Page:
Chavez Threatens to Cut Off Oil to US if it ‘Crosses the Line’
Feb. 19, 2006
CARACAS: Venezuela’s president Hugo Chavez warned late Friday he was taking potential steps to cut off oil shipments to the United States, in the event Washington “crosses the line.”
“The US government must know that if it crosses the line it won’t be getting Venezuelan oil,” the leftist leader said, repeating similar threats he has made in his long, simmering dispute with the United States.
Chavez, who did not clarify how Washington might incur such a sanction, apparently was reacting to Thursday’s call by US secretary of state Condoleezza Rice for an international “united front” against Venezuela.
“I have to say that I’ve begun taking steps on the matter, but I won’t tell you what they are,” Chavez told a meeting of pensioners in Caracas. “They think I can’t take these steps, because we won’t know where to place our oil. Aha! That’s where they are wrong,” Chavez said.
“Many countries ask us for more oil and we’ve had to answer that we can’t give them any more because, among other things, (of) the million and a half barrels of our production that goes to the United States.”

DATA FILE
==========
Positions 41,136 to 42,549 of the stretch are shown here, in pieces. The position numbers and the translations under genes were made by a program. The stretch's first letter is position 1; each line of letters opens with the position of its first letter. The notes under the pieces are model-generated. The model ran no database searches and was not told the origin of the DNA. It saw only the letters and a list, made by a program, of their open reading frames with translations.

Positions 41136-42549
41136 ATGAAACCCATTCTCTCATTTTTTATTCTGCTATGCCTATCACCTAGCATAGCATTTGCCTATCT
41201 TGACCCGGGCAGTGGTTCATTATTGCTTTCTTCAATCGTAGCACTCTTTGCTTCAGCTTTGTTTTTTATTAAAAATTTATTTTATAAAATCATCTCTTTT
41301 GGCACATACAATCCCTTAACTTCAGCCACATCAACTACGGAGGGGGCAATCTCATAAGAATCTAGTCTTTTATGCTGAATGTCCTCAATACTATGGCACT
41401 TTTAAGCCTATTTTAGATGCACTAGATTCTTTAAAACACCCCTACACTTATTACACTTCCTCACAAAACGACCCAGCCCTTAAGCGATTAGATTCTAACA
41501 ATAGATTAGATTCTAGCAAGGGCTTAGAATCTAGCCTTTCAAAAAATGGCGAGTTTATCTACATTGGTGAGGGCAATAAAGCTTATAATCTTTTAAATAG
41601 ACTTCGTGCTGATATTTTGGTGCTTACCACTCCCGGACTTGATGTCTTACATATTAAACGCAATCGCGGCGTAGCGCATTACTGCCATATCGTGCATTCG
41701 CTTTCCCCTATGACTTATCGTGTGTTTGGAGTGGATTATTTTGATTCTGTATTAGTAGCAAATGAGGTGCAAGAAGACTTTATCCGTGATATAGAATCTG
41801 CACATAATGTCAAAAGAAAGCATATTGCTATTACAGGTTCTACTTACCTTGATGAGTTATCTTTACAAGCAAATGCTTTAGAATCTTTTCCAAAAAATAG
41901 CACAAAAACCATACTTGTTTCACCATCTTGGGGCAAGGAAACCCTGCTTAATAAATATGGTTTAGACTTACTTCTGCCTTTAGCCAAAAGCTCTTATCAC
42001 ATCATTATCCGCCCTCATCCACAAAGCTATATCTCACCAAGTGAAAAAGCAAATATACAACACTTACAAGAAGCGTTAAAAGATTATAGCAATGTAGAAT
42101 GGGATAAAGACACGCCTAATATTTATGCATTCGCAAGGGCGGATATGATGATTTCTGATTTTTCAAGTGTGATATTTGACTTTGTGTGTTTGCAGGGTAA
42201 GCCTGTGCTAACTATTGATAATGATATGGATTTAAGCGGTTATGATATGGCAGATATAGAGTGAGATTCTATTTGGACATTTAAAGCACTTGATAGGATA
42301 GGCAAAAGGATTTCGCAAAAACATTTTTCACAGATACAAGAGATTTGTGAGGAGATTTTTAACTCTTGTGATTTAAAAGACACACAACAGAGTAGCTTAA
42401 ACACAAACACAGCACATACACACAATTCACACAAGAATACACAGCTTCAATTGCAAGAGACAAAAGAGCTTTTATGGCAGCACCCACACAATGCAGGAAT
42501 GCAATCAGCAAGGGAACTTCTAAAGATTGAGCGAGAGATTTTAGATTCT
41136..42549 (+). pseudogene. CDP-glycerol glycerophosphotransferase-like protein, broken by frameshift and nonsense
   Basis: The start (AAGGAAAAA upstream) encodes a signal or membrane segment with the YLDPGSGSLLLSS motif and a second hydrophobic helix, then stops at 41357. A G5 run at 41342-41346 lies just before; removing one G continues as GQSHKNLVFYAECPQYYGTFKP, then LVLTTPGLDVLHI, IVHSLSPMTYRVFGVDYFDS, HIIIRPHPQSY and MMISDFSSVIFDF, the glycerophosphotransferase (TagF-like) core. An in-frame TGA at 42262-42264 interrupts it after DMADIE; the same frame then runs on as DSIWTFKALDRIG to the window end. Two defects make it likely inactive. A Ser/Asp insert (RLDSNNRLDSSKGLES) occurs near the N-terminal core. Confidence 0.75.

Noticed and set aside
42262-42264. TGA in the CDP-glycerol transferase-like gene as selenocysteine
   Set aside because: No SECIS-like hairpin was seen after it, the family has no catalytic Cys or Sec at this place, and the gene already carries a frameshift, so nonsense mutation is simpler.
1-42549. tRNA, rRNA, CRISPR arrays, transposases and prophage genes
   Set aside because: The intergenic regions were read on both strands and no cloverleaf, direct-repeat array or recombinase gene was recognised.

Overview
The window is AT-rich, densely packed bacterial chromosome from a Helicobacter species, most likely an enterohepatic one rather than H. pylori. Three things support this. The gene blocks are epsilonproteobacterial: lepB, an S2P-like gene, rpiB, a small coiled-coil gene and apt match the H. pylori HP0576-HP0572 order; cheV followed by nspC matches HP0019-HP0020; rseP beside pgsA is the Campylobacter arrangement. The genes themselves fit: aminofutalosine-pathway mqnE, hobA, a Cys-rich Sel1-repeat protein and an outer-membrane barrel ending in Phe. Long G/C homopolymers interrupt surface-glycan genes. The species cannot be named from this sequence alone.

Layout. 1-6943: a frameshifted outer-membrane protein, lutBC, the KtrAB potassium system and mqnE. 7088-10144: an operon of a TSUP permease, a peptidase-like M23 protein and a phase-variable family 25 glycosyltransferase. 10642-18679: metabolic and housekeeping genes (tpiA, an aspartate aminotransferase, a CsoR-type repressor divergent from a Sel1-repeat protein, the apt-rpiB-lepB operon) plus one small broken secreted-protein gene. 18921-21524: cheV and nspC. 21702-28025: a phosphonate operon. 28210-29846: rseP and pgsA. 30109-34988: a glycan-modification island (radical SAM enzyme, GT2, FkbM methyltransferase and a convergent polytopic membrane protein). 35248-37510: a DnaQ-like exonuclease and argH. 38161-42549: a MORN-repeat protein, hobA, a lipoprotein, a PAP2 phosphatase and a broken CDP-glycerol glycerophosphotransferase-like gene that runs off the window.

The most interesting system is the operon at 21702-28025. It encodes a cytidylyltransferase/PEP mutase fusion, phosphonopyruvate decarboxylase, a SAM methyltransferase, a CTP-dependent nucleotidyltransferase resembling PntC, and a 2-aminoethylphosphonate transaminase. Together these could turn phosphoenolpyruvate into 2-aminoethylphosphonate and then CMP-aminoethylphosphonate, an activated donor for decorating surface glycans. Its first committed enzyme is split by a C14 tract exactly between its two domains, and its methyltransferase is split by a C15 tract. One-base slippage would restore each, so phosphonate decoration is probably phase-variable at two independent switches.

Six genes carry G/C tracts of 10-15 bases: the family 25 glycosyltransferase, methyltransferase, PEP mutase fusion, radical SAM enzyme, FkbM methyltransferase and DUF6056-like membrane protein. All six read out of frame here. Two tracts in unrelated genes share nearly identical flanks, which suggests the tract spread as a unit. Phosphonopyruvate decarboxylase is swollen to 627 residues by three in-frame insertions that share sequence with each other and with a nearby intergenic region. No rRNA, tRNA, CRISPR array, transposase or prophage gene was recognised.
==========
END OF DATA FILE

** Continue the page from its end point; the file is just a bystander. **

Rice called Chavez a “challenge to democracy” on Thursday and said Venezuela’s close ties with Cuba were “a particular danger in the region.”
She told the US Congress she had recently spoken of the Venezuelan problem on the telephone with the foreign ministers of Austria, Spain and Brazil.
“The international community has just got to be much more active in supporting and defending the Venezuelan people,” Rice said.
Chavez has called Rice’s remarks a “threat,” and accused US president George W Bush and British prime minister Tony Blair of launching a plan against Venezuela aimed at keeping him from being reelected in coming December elections.
“The plan has been launched. They are trying to get Spain, France, Germany and all of Europe against us,” Chavez said.
He called upon Venezuelans to embrace “resistance to imperialism”, his shorthand for the US government. afp